I have a duplicity backup script set to run once per day through the root cron tab.

I set it up like this:

sudo crontab -e -u root

and added the line:

00 03   *   *   *  root   /home/[myusername]/Scripts/Backups/DuplicityBackup.sh

the script has commands to write to a text file like this:

echo "Creating backup of data directory"
PASSPHRASE='[mypassword]' duplicity /usr/share/nginx/data file:///dysonbackup/datadir &>> /home/[myusername]/Scripts/Backups/backup_logs/data_backup_log.txt

echo "Done"

Running the script itself as root starts the backup and writes to the text file.


sudo crontab -l

shows it listed


grep DuplicityBackup.sh /var/log/syslog


May 28 03:00:01 [myservername] CRON[89749]: (root) CMD (root   /home/[myusername]/Scripts/Backups/DuplicityBackup.sh)

so I am assuming it at least triggered to run, but there is no new information on the text file.

And it does not appear that the duplicity backup is running as there are no new files in the backup directory.

Ubuntu 20.04

duplicity 0.8.12

  • Did you look in root's mail for any output? – meuh May 28 at 12:27
  • I can't find the root mail. cd /var/mail/root bash: cd: /var/mail/root: No such file or directory – dysonsphere May 28 at 16:12

Excessive field

sudo crontab -e -u root edits crontab for the user root. This is different than the system-wide crontab (/etc/crontab). The former uses entries in a form of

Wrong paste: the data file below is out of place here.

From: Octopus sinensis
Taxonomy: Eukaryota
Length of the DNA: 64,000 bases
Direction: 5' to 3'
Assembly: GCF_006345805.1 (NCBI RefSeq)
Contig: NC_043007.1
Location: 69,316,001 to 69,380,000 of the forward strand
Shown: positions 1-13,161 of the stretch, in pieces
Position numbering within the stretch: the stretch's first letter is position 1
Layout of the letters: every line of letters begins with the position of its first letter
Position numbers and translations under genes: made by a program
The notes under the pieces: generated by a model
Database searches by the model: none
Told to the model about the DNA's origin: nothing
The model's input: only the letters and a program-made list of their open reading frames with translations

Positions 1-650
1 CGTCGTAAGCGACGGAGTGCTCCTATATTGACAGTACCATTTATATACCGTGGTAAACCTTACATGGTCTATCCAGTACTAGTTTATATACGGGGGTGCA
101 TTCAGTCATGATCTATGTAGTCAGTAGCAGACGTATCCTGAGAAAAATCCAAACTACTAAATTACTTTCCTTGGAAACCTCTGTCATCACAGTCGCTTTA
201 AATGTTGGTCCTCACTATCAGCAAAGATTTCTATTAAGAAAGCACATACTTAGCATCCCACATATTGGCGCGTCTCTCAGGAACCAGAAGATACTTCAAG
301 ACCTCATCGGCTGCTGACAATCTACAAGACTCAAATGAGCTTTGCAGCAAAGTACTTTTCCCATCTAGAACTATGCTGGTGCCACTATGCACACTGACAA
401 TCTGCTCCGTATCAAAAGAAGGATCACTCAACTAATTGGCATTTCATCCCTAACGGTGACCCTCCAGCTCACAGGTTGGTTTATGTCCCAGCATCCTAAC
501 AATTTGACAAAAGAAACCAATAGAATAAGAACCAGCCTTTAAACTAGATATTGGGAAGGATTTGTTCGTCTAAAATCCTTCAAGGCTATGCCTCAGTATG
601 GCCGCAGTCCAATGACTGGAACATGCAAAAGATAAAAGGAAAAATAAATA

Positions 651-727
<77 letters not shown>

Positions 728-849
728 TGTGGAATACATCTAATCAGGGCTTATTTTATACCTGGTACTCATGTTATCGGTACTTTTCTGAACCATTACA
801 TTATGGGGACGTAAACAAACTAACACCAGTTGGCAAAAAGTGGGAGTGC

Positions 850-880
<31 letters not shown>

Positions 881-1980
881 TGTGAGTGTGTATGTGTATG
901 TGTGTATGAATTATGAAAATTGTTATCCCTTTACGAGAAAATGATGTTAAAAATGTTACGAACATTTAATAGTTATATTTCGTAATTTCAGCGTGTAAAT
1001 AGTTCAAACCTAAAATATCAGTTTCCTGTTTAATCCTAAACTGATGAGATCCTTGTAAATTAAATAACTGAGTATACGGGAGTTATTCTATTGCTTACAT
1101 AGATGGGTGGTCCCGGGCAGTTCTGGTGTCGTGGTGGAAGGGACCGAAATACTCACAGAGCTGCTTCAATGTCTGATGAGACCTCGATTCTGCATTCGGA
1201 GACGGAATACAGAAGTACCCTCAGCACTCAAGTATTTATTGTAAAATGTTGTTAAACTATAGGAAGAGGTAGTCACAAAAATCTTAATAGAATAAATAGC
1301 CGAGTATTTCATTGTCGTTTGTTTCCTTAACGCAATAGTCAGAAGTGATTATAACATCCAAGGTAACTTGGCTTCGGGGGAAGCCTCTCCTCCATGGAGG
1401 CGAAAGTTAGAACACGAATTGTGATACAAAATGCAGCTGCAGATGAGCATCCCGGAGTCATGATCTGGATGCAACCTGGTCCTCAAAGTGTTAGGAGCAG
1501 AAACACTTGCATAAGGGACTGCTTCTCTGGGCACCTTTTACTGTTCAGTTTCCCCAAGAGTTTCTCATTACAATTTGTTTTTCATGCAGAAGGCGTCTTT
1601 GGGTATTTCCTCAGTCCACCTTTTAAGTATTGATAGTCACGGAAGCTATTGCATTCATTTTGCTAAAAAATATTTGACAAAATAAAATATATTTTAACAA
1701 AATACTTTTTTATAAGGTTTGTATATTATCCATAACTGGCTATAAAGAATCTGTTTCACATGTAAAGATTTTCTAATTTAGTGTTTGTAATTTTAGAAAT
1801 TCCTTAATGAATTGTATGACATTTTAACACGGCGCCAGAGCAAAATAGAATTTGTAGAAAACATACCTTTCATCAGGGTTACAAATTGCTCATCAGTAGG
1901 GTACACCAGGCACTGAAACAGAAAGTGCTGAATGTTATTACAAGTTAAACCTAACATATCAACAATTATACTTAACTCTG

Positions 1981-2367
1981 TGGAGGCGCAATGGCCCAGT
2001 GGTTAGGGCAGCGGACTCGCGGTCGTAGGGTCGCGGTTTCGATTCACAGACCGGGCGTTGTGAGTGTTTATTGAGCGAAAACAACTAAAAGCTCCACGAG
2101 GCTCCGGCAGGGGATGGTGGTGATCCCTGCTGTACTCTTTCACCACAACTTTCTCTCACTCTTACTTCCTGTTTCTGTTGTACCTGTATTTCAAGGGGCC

m h  dom mon dow  command

and the latter uses

m h  dom mon dow  user  command

You used the latter syntax where you should have used the former. The tool tried to run

root   /home/myusername/Scripts/Backups/DuplicityBackup.sh

Solution: either move your job to /etc/crontab as-is; or fix the syntax by removing root.

If it's not enough then keep reading.

No shebang?

Does DuplicityBackup.sh contain a shebang that specifies Bash as the interpreter?

cron will run /home/myusername/Scripts/Backups/DuplicityBackup.sh in sh. If there is no shebang the situation is complicated in general, but sh should run it in sh, regardless of who provides sh (there are different implementations, compare this).

When you run the script from Bash, it gets run in Bash.

&>> you used is a bashism. In Bash &>> file is equivalent to >> file 2>&1 and this is what you want. In sh it's equivalent to & >> file and this is not what you want.

Solution: use a shebang.

Inaccessible /home/myusername?

/home/myusername may not be available because:

  • /home/myusername is automatically unmounted when myusername logs out (especially possible if it's encrypted);

  • or /home/myusername is mounted as FUSE without allow_other and therefore cron running as root cannot access it;

  • or cron is run by systemd and the service (cron.service) uses ProtectHome= or InaccessiblePaths= to restrict access to /home/myusername (not likely though).

Solution: do not use /home/myusername with cron jobs run by root.

| improve this answer | |
  • Thanks. I will try your first suggestion and see if it runs in the morning. I do have : #!/bin/bash at he start of the .sh file. If it doesn't run I will try your 3rd suggestion. – dysonsphere May 28 at 16:11
  • The first suggestion did the trick. Thanks! – dysonsphere May 29 at 14:31

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